Te Motu Kairangi´s exciting discovery; Nesting kererū !
For the second year now we have found a kererū sitting on nest! Last years nest in December seemed to been abandoned after a few weeks, however the nest was at a quite exposed location at the top of a spindly tree. One bird was then seen 3 weeks later in Centennial Park collecting sticks, and its not unsual for the species to re nest if the first nest attempt fails.
Only recently have they returned to the peninsula and this recent finding is a huge success for the species out here.
The nest is a platform of dead twigs, and a single egg is laid which the parents take turns to look after during the 28-day incubation period. The chick is brooded constantly until it is about 10 days old and well covered with feathers. From then until fledging at about 35-40 days of age, it is left alone by day, with the occasional brief visit by a parent to feed it. It is fed "pigeon milk", a protein-rich milky secretion from the walls of the parents' crops, mixed with fruit pulp (how cool is not that). Fledglings spend about two weeks with their parents before becoming fully independent,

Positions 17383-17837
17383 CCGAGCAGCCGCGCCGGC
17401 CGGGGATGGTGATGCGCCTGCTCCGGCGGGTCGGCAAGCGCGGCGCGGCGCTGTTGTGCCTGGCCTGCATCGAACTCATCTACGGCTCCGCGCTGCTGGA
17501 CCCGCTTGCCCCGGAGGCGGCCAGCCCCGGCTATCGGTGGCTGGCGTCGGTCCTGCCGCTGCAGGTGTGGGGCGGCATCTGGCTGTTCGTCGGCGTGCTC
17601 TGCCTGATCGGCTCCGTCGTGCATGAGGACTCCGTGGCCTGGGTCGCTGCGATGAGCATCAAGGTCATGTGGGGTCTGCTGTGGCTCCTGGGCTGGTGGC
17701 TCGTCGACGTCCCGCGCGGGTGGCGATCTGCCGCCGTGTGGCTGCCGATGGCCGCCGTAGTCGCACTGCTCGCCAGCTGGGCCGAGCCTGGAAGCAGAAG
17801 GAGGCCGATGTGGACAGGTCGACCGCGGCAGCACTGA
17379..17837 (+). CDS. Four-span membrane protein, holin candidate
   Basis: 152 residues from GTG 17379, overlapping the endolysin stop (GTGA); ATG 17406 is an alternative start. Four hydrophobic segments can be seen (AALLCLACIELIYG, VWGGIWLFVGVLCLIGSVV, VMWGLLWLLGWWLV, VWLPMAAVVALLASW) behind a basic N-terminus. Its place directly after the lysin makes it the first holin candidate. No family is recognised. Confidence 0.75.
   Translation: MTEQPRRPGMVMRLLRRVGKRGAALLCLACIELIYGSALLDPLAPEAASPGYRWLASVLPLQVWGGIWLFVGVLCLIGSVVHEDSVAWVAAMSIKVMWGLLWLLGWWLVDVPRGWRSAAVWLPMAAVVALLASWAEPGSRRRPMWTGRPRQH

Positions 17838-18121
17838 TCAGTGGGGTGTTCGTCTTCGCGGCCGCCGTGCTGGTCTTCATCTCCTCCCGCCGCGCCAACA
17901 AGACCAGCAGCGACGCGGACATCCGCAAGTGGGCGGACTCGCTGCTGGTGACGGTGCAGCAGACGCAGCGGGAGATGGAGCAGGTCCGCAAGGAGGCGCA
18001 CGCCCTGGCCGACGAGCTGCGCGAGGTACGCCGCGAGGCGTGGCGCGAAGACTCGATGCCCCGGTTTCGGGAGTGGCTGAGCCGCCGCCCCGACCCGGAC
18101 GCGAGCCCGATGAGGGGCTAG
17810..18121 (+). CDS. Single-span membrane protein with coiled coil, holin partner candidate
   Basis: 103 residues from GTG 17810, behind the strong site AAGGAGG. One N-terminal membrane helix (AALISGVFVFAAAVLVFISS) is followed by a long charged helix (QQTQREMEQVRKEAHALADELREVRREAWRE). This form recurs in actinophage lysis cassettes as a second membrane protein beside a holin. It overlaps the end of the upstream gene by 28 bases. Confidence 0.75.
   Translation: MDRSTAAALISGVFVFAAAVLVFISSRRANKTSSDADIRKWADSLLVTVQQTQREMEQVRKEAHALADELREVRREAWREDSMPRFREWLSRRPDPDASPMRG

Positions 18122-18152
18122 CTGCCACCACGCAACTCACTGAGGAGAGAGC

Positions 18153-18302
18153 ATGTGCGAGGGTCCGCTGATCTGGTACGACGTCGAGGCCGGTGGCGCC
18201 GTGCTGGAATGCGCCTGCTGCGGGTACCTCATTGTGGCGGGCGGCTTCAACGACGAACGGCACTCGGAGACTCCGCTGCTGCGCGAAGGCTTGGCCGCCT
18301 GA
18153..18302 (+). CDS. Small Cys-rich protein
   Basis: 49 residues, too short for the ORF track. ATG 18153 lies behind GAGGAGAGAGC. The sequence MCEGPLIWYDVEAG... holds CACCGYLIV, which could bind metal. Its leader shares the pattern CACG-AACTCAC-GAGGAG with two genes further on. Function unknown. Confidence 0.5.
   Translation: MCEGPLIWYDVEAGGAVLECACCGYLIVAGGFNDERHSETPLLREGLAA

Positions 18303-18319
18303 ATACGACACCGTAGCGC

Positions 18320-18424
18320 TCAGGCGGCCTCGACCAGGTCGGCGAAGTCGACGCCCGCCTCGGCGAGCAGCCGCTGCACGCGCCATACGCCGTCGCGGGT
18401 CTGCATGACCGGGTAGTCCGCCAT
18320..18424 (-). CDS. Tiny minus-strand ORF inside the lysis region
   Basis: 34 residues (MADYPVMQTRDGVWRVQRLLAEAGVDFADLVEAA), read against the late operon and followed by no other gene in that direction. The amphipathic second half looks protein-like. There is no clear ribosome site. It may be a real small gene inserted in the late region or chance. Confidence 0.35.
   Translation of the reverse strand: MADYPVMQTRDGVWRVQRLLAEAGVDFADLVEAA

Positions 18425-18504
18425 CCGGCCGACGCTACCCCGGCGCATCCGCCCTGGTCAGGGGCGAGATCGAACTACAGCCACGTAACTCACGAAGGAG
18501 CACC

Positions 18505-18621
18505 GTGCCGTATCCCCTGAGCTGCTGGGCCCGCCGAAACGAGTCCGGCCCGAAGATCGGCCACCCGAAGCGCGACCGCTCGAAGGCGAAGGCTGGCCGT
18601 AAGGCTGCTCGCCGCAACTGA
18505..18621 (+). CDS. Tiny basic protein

Pairs that have failed nesting attempts (due to predators, poor nest construction or a storm) often re-nest within a week or two. When certain trees fail to fruit in a given year, the breeding success of kereru suffers. In lean food years they may not breed at all.
Now, just fingers crossed for a good breeding season with not to many gale force winds and hopefully the nest stays safe from rats and other predators.
We will keep you updated!